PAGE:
The Jeep-esque vehicle created by the project can go 35 miles per charge, although that can be augmented with a natural-gas range extender. The 210-square-foot house, which looks like a seashell, has solar panels that generate electricity for both it and the car. While neither house nor car offers much in the way of luxuries, the hook is that they can transfer power between each other.
The car can be charged from the house in a manner similar to the solar-powered home-charging installations some electric-car owners already have, but it can also send power from its battery pack back to the abode. That essentially turns the car into a mobile storage unit for solar energy harvested by the house’s panels, making the whole system more flexible. And because AMIE uses an inductive-charging system, there are no wires involved, either.
AMIE combines several technologies that have already attracted interest from researchers and future-trend spotters. The integration of electric cars with electricity infrastructure into a “vehicle-to-grid” (V2G) arrangement is being investigated by groups like the University of Delaware and the U.S. Air Force. It could allow cars to absorb excess electricity and discharge it back into the grid when needed. In the wake of the Fukushima nuclear disaster, the Japanese government and carmakers have also looked at electric cars as backup power sources for buildings.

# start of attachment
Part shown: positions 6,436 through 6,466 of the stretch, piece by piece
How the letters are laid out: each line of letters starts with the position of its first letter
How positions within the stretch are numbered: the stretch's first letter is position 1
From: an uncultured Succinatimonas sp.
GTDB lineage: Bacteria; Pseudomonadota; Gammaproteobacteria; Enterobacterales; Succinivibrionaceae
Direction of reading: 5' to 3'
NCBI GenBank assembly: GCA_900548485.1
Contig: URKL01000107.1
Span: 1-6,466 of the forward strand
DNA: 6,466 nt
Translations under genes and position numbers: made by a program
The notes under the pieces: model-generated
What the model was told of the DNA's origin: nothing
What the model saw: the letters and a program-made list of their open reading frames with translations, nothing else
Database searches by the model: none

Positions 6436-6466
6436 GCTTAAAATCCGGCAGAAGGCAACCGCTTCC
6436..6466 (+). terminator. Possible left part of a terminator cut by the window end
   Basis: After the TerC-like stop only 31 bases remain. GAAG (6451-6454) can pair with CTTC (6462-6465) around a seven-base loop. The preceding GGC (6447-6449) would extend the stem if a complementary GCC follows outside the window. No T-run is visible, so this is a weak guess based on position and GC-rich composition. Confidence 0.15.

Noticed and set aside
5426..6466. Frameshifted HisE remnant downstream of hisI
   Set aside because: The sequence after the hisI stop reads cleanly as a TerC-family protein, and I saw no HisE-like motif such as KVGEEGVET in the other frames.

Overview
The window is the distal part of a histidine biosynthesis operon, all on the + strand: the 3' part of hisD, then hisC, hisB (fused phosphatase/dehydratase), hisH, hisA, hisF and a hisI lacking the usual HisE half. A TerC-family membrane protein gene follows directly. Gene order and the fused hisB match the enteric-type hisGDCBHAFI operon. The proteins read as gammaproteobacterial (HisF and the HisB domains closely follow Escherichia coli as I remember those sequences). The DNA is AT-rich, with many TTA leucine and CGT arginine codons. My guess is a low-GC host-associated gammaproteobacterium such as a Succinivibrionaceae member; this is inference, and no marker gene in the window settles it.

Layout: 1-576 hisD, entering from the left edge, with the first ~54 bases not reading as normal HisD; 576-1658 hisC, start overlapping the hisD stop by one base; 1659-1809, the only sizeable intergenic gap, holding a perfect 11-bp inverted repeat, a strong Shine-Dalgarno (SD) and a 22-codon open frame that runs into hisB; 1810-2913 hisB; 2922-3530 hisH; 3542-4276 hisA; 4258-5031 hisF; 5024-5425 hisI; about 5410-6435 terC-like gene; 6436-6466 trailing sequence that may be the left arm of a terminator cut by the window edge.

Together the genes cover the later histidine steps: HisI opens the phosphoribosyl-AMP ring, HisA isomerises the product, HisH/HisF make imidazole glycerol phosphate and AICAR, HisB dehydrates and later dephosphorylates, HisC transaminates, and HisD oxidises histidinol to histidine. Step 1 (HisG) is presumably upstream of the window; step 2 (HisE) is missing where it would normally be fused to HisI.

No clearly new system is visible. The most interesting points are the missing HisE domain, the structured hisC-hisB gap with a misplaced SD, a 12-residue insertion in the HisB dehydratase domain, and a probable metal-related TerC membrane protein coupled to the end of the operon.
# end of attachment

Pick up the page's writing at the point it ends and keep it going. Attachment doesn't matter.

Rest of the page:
Oak Ridge has also experimented with 3D-printed cars before, building an electric Shelby Cobra replica. And in line with Oak Ridge’s work, Local Motors had 3D-printed car bodies at last year’s International Manufacturing Technology show, and again at the 2015 Detroit Auto Show. And it plans to put its 3D-printed Strati electric car into production soon.
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